Friday, March 23, 2012
I love toys. The problem is that I often love them more than my kids. When the new toy catalogs come, I excitedly flip through the pages while attempting to suppress my desire to purchase every toy that catches my eye. From simple building blocks to complex construction kits, I love and often want them all. Over the years however, I have learned that while I want them all, my kids are often better off not having them all. Kids certainly need a strong variety of toys but what they don’t need are toys that are beyond their developmental stage. As a parent, it is easy to believe that a toy rated for an older child can help to foster your child’s imagination or creativity, but all to often that it not the case. When faced with a challenge far above their developmental level, children often become frustrated and quickly give up, which robs them of the a vital learning experience, learning by doing. Parents can unknowingly exacerbate the problem by stepping in to help. Helping a child “play” or “build” a toy that is above their developmental level can instill in them the “I can’t do this myself” belief and work ethic. As a science teacher for many years, I saw first hand the negative impact this belief can have on learning. When faced with a challenging lab or assignment, many kids simply ask for help, without ever attempting the figure out the problem on their own. Upon helping them, it quickly became apparent that in these kids eyes “to help” actually means “to do.” If, as parents, we allow our kids to passively watch us “help” them rather than actively “help”, we are unintentionally teaching them to take the easy way out and have someone else do the work for you. Purchasing age appropriate toys however, can help prevent the problem all together. Age ratings on toys goes beyond mere choking hazard concerns. A child’s developmental age and the appropriate challenge level of the toy are also considered when a rating is established. Age appropriate toys not only limit the levels of frustrations in kids, their appropriate level of difficulty allow kids play the active role in the helping process, thereby allowing parents to take the passive role. To help find age appropriate toys, all toys at Toyopia are categorized by age group. By doing so we hope to help you find not only a toys your child loves, but one that will help them developmentally as well!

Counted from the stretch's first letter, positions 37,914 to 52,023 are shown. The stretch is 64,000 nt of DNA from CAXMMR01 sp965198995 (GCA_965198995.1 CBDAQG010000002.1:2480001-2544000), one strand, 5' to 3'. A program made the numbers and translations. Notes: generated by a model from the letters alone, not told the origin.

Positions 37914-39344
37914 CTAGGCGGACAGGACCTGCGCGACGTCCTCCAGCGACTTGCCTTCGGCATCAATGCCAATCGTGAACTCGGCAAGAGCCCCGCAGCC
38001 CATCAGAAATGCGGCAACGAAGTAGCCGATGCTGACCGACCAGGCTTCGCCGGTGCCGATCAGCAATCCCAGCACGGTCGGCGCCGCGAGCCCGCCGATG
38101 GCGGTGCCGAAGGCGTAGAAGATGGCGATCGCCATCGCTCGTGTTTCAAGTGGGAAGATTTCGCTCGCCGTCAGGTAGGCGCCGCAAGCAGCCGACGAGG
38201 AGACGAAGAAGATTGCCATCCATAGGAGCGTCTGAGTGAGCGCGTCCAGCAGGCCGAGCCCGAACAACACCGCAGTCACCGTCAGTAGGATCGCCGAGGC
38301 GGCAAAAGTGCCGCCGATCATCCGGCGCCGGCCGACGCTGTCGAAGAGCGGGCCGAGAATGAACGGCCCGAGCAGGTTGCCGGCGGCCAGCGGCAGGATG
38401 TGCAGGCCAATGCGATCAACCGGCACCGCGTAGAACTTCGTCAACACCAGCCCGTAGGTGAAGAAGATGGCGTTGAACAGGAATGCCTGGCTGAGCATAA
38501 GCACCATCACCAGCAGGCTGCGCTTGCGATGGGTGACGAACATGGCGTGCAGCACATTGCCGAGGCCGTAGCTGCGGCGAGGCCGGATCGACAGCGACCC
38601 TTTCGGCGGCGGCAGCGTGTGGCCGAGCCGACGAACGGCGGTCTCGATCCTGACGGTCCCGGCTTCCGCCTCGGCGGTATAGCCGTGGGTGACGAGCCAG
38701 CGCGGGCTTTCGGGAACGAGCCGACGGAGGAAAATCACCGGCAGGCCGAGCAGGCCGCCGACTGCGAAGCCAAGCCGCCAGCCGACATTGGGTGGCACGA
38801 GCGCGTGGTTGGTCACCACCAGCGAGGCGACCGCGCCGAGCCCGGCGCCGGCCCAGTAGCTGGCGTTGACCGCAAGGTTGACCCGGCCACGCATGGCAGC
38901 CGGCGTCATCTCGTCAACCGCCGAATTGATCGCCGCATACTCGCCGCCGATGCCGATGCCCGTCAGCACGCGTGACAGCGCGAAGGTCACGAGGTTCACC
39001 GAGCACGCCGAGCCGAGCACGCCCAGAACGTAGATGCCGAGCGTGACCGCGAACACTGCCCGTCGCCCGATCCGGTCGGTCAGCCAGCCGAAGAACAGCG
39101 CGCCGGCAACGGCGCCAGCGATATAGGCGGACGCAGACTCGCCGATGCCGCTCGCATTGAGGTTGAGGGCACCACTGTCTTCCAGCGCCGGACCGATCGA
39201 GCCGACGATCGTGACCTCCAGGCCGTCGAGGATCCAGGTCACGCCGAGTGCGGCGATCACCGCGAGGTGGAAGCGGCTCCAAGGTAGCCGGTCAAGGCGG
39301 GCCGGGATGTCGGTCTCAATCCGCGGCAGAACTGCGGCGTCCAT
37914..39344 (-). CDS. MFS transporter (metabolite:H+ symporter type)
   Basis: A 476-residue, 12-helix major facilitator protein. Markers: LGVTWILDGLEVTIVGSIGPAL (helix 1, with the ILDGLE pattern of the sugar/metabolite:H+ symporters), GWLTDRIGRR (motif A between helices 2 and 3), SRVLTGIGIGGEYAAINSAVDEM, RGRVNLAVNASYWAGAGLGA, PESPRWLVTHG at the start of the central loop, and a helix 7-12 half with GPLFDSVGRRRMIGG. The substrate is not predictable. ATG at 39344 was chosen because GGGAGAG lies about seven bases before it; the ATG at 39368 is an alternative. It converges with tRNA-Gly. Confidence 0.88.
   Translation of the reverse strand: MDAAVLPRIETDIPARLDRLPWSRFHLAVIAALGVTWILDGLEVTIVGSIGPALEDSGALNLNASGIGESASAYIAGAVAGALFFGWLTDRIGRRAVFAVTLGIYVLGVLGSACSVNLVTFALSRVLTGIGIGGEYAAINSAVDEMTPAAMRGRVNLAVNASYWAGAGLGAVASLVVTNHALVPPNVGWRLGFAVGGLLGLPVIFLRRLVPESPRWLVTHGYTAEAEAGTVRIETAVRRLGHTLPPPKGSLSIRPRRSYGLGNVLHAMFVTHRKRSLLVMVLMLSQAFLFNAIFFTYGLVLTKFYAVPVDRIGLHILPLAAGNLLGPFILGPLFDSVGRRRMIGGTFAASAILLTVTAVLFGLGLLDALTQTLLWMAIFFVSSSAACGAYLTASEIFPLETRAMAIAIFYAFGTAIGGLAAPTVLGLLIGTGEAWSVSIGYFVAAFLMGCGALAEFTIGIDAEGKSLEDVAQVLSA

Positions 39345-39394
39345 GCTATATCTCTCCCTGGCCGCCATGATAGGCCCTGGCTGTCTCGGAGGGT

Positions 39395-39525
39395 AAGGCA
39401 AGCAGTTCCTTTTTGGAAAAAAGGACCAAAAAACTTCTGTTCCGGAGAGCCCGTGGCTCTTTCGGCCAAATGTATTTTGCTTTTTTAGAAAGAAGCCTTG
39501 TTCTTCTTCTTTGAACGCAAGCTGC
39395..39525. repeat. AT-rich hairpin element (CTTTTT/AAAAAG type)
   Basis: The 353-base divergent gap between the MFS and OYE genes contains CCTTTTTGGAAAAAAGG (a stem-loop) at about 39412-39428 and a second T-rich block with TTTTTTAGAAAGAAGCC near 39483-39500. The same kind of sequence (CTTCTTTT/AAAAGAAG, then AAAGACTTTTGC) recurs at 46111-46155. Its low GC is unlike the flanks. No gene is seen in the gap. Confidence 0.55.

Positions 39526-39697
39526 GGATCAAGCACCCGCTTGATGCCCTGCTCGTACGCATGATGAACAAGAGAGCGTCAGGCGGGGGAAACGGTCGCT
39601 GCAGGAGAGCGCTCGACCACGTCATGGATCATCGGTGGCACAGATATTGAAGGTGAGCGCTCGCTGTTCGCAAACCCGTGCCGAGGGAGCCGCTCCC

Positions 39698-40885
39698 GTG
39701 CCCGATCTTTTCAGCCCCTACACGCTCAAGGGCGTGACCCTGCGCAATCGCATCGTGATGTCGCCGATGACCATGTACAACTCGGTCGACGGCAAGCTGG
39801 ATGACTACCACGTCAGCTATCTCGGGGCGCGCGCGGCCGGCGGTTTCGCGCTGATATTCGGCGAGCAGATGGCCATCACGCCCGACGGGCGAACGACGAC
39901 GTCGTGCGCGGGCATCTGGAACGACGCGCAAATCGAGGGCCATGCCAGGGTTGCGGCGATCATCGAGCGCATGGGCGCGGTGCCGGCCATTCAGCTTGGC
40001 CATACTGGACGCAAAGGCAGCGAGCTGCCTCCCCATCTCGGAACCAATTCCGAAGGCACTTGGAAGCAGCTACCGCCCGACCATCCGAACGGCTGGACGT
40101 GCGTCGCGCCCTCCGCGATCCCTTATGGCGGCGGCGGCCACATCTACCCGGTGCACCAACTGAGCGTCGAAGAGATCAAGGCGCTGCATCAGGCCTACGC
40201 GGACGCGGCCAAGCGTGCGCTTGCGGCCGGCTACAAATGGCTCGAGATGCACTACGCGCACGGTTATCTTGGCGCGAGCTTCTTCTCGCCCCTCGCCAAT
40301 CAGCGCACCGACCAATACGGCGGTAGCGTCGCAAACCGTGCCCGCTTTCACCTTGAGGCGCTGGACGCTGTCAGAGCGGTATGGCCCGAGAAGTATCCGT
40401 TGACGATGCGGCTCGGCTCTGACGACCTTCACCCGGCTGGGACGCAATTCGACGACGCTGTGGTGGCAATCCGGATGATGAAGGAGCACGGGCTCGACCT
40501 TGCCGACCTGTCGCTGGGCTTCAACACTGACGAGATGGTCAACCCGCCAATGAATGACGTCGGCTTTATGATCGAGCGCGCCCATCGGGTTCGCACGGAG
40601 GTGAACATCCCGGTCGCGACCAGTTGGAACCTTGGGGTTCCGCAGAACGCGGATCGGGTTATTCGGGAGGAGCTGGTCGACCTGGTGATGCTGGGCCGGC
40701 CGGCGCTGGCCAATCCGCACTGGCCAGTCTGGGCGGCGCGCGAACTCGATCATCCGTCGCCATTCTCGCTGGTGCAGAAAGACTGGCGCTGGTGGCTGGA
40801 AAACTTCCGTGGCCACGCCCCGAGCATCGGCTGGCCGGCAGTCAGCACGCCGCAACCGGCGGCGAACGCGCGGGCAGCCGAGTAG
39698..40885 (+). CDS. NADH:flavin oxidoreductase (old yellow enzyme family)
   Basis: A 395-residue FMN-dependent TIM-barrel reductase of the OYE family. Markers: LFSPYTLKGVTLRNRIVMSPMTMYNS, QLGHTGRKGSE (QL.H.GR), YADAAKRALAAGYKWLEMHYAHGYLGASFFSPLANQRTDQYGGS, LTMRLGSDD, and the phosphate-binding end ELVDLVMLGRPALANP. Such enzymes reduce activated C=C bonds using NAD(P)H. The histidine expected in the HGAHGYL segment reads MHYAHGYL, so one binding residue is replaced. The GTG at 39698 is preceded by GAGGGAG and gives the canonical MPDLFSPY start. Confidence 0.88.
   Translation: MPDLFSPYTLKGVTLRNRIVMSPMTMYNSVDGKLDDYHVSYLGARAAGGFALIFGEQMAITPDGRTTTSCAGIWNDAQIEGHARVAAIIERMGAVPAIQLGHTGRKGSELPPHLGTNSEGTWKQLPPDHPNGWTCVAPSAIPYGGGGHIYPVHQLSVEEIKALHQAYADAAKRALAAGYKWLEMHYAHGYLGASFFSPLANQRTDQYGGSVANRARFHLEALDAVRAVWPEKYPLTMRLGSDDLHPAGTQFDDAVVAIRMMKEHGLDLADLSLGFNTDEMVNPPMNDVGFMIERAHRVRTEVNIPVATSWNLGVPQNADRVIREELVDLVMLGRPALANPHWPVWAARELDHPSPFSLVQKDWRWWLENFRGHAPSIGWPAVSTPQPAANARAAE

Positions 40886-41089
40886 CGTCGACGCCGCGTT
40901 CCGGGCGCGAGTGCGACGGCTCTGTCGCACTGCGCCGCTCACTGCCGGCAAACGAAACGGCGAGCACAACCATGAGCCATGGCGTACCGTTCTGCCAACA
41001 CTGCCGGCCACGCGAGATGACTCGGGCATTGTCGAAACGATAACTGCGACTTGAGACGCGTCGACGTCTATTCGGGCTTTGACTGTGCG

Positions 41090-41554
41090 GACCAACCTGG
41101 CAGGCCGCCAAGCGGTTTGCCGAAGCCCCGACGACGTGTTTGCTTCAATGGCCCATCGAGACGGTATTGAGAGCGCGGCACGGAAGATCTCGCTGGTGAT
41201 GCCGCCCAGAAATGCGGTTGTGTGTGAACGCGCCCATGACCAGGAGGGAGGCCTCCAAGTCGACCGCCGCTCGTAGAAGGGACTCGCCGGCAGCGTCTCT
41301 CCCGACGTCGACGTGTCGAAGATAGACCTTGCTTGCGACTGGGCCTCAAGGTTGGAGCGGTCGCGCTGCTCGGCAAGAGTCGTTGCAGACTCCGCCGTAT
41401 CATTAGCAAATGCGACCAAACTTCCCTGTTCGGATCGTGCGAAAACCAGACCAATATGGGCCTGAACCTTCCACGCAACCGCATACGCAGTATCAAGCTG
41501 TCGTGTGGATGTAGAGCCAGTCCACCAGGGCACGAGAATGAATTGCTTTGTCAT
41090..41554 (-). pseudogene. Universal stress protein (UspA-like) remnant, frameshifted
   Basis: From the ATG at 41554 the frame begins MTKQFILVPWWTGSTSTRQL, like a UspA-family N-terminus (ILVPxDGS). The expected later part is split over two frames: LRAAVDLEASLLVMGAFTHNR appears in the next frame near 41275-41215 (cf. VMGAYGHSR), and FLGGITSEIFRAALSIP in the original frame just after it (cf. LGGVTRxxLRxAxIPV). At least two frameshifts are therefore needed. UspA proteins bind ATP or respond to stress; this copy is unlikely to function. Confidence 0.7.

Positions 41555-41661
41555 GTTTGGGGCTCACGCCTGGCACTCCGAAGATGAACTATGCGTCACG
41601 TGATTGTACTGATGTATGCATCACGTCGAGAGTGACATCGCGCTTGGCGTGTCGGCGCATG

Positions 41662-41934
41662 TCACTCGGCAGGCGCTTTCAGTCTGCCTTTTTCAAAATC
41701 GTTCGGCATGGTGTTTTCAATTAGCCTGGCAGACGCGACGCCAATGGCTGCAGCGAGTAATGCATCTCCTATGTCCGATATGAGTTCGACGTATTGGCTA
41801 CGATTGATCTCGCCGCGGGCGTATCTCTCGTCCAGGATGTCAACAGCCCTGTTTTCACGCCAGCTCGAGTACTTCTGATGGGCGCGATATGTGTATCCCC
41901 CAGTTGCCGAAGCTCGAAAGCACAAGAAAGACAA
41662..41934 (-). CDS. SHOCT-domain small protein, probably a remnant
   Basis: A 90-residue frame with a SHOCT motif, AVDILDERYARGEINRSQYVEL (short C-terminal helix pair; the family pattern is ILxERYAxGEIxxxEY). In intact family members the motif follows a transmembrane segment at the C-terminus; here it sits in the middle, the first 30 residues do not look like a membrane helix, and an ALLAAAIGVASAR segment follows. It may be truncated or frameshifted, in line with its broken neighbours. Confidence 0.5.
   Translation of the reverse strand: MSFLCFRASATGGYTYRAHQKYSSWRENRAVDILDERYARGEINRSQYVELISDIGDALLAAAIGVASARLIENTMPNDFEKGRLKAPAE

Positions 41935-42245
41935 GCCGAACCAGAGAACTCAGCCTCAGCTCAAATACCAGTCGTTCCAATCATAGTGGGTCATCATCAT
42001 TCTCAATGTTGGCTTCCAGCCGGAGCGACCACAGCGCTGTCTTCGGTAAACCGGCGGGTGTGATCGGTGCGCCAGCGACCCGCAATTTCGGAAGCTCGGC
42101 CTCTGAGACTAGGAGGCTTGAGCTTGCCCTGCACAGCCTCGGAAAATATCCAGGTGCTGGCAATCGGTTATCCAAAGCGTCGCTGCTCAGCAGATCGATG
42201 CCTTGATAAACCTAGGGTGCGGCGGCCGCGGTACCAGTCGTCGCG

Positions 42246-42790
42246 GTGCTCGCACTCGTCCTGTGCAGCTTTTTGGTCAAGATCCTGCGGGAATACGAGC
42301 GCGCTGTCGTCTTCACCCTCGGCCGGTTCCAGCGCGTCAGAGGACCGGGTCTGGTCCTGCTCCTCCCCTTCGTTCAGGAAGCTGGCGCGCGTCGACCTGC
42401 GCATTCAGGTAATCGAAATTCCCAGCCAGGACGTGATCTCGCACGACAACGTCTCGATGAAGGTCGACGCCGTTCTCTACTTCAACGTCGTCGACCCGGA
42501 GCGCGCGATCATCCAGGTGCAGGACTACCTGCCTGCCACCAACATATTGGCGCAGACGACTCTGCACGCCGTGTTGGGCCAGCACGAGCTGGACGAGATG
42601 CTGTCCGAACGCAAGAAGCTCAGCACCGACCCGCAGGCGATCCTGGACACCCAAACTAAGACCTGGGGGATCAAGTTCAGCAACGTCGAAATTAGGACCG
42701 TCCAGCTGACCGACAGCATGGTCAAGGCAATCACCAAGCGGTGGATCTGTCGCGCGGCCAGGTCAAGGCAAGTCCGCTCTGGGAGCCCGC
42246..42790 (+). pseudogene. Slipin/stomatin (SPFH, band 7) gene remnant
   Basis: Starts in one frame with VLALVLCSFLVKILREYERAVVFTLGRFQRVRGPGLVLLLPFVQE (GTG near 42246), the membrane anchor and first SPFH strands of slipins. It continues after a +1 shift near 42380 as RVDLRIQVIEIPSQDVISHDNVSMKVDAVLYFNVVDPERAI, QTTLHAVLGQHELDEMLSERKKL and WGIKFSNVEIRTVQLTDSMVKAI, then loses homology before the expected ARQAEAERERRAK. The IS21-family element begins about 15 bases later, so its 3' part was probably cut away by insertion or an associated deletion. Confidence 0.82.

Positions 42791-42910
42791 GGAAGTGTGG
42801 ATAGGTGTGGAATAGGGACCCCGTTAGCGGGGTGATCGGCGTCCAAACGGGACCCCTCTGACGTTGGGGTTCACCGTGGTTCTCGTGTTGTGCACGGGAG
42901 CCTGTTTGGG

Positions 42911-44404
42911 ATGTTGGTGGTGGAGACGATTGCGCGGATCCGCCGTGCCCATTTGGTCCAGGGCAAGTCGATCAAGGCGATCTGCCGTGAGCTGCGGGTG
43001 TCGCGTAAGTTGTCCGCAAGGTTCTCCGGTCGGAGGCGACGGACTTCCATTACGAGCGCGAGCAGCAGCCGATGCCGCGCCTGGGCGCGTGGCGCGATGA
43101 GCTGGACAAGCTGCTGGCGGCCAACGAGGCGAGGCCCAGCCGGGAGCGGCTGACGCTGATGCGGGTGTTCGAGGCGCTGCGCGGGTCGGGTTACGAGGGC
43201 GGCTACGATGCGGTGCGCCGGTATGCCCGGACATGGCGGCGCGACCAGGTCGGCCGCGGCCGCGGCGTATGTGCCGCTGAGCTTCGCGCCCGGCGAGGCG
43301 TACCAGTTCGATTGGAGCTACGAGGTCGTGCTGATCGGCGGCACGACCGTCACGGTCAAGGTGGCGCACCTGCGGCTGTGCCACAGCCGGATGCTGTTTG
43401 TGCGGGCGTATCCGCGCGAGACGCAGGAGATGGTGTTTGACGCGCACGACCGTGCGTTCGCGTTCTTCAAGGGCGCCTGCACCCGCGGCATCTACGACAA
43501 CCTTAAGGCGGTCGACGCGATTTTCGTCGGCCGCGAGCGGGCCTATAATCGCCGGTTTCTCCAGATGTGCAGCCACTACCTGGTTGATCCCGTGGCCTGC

Tuesday, February 14, 2012
This is a magical time of year. Fueled by the seemingly endless onslaught of gifts, prizes and presents throughout the year, toy collections miraculously transform into 10,000-armed octopuses, capable of bringing down unsuspecting parents and kids in a matter of seconds. As the beasts slither from room to room, injuries range from Band-Aid worthy boo-boos to broken toes and collarbones. Victims of the Stockholm syndrome, kids often defend the creatures with tooth-and-nail. Parents, meanwhile, feel helpless against the uninvited guest, not knowing how or when to attack the beast. Recent studies, however, have determined the best course of actions to follow upon confronting the 10,000-armed monster. First, limit its food supply. These octopuses thrive on old, unused, forgotten or broken toys. Kid’s meals “toys” in general are particularly dangerous, as they are considered a delicatessen amongst their kind. By removing these hazards from your home (best done at night, while the beast sleeps), the octopus will be forced the look elsewhere for food. Second, repopulate the playroom with the creature’s natural predators, educational toys. The high levels of energy given off by these toys are toxic to the octopuses, leading to their quick demise. Recommended toys include Fractiles and the Sprig Discovery Rig, as their smart design and intellectual prowess are no match for the beast. Introducing these predators during the holiday season, when unused toys reach their prime, is particularly effective in warding off these creatures. Third, be vigilant in your fight. Remove unused toys, rotate old toys or/and introduce new toys on regular basis. Stay clear of cheaply made toys and tempt not the monster with copious amounts of kid’s meals toys. Last of all, stay up-to-date on preventative measures and extermination techniques by check back here, www.toyopia.me, for weekly updates and Toyopia.com when shopping for toys.